Judge fights tears in sentencing killer to life term Defendant, orphaned by murderous brother, slew Crownsville man.

November 21, 1991|By Jay Apperson | Jay Apperson,Evening Sun Staff

When the time came to sentence murderer Michael Swartz, even the judge struggled to fight back the tears.

On the defense table yesterday sat Michael Swartz's Bible and a copy of "Sudden Fury." The 1989 best-seller told of brother Larry Swartz's 1984 murder of their parents in Cape St. Claire. But whole chapters were devoted to Michael's childhood of foster homes and, in the Swartz household, his unmet demands for love and acceptance.

More than an hour before Anne Arundel County Circuit Judge Lawrence H. Rushworth would announce Swartz's fate -- life in prison with no chance for parole -- the rawboned, 6-foot, 6-inch Swartz stood and cried and told his life story.

He said he has rediscovered God. He said he still doesn't understand how his adoptive parents, Bob and Kay Swartz, could have been so cold, but he added, "I've come to the conclusion they loved me. They just didn't know how to show it."

Swartz, 25, said he remains confused about his parents' murders but can now forgive his brother: "I'll always hate what he did, but he's my brother and he's all I've got."

And, ignoring his lawyer's advice, he described his role in the July 9, 1990, knifing of Robert Austin Bell, 57, of Crownsville.

He said he and co-defendant Ronald L. Scoates had been drinking heavily when, looking for money, they went to Bell's house. Swartz said he was shaking the man's hand when "Ronnie just started stabbing him for no reason. I reacted to that and started stabbing."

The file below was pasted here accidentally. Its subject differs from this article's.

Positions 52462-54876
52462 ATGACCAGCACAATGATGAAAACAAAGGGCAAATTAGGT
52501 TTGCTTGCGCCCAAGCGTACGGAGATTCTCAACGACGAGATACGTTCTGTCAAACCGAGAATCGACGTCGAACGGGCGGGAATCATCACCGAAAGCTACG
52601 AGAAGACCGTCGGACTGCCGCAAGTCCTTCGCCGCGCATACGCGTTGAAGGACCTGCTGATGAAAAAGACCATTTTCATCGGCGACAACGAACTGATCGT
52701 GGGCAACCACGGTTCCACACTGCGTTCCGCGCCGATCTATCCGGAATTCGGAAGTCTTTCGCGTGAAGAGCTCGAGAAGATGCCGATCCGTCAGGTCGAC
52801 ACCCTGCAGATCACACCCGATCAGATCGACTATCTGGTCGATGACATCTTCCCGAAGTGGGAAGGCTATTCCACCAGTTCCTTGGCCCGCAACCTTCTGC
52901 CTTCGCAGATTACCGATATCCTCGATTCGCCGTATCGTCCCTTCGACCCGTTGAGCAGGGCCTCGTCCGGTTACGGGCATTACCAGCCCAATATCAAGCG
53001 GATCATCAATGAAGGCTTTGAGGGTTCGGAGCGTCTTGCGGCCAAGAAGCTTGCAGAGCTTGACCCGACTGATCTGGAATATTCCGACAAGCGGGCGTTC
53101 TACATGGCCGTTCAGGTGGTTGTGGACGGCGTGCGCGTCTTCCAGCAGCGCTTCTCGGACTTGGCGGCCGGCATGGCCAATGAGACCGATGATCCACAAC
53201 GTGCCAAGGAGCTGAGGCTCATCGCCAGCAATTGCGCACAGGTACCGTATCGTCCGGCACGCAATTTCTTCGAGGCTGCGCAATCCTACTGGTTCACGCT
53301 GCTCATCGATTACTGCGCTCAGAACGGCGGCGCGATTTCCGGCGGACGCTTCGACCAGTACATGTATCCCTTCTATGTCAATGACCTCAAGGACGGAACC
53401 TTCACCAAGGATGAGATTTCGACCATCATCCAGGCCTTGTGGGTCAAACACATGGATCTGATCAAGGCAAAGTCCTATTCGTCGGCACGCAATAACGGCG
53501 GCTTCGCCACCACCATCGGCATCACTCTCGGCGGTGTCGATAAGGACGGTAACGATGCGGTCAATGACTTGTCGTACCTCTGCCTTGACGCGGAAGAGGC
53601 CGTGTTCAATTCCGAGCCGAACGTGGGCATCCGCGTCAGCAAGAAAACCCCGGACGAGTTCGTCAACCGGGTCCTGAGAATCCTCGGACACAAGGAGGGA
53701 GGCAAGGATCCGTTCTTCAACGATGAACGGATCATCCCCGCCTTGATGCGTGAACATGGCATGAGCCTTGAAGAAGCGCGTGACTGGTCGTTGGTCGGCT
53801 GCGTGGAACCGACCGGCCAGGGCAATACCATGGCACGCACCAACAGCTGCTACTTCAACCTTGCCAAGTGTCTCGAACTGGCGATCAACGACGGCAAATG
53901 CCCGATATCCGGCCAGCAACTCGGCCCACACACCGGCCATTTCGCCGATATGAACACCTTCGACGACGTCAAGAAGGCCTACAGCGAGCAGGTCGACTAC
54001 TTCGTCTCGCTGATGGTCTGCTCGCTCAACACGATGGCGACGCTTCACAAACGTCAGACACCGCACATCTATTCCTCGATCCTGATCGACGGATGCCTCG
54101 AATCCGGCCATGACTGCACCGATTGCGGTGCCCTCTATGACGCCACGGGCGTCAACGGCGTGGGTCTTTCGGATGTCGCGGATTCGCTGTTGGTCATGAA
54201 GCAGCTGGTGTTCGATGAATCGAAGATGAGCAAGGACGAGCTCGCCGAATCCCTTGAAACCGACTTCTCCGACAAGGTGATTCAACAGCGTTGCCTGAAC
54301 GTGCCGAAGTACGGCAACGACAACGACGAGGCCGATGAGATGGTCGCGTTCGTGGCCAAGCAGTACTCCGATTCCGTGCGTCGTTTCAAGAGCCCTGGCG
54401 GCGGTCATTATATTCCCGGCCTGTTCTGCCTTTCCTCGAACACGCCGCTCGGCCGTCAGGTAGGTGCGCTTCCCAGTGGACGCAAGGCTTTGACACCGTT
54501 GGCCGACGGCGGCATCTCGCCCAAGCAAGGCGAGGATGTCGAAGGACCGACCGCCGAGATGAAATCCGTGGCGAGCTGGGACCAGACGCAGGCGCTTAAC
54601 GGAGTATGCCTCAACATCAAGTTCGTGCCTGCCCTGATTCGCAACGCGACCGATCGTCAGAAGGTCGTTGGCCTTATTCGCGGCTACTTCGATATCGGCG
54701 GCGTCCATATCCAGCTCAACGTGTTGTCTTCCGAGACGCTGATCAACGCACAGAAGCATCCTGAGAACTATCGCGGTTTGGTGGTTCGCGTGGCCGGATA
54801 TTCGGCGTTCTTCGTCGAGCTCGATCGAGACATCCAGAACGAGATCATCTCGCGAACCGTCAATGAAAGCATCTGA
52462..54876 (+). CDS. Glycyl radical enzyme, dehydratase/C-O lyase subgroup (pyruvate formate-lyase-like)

He said he stabbed Bell in the back and then turned around to avoid watching what followed.

"Ronnie -- How can I put this? -- he killed him," Swartz said. "I just couldn't believe I was part of this."

Bell was stabbed 48 times.

A Queen Anne's County jury Tuesday night sentenced Scoates, 31, a paroled murderer from Florida, to life without parole.

Swartz was convicted in June of felony first-degree murder.

Yesterday, Rushworth said he had a copy of "Sudden Fury" but had deliberately avoided reading it. He acknowledged that Swartz had suffered from a "peculiar and difficult background," but told him, "The fact of the matter is you engaged in a very sordid and senseless and savage offense."

Rushworth swallowed hard and, in a quivering voice, pronounced the sentence.

Defense attorney James D. McCarthy Jr., his eyes still moist after the hearing, said he would appeal the verdict and sentence.

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